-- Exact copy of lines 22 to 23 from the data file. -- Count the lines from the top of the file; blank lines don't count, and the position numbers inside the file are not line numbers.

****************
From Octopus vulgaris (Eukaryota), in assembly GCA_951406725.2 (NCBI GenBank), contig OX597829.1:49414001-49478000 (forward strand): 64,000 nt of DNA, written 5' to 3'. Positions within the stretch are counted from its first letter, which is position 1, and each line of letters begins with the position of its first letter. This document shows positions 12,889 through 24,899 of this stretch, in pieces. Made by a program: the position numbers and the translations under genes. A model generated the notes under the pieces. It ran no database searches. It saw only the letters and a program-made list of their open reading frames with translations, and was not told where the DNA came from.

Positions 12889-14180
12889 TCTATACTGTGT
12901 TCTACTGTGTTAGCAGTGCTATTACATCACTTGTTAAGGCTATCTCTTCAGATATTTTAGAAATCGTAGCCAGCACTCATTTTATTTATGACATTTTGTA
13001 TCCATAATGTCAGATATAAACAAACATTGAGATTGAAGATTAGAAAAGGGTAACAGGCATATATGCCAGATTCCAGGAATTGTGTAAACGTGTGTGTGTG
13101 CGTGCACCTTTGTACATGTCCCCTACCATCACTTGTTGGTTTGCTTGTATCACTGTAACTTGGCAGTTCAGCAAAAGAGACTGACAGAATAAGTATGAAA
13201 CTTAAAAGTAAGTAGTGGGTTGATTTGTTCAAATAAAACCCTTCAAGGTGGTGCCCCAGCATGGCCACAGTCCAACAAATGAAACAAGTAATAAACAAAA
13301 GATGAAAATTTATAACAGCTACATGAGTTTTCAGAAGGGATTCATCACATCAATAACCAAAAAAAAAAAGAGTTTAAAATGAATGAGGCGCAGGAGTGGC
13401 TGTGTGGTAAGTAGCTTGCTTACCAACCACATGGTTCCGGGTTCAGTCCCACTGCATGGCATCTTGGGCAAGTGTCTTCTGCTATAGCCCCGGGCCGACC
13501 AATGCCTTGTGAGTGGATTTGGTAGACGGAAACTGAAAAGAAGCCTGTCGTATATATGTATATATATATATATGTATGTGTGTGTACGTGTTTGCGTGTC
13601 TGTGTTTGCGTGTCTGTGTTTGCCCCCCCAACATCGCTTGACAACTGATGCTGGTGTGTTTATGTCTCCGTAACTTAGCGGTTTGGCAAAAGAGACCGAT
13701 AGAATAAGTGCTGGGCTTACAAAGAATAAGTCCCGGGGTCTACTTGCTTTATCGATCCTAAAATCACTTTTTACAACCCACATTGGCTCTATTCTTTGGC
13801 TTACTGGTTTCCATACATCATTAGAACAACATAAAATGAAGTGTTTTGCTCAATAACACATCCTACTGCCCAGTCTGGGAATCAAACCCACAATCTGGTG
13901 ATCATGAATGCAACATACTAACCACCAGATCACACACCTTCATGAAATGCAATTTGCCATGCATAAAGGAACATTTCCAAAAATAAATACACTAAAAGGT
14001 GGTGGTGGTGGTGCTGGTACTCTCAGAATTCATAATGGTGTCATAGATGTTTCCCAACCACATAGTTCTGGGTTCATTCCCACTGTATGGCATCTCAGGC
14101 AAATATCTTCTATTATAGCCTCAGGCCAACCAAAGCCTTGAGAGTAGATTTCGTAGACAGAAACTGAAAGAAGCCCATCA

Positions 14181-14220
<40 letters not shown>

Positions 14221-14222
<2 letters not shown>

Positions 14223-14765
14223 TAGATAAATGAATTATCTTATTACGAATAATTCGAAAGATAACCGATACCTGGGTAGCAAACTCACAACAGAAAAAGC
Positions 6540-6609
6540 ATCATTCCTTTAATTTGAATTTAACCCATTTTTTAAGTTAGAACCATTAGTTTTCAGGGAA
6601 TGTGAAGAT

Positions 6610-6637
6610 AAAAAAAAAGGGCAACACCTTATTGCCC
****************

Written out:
14223 TAGATAAATGAATTATCTTATTACGAATAATTCGAAAGATAACCGATACCTGGGTAGCAAACTCACAACAGAAAAAGC
Positions 6540-6609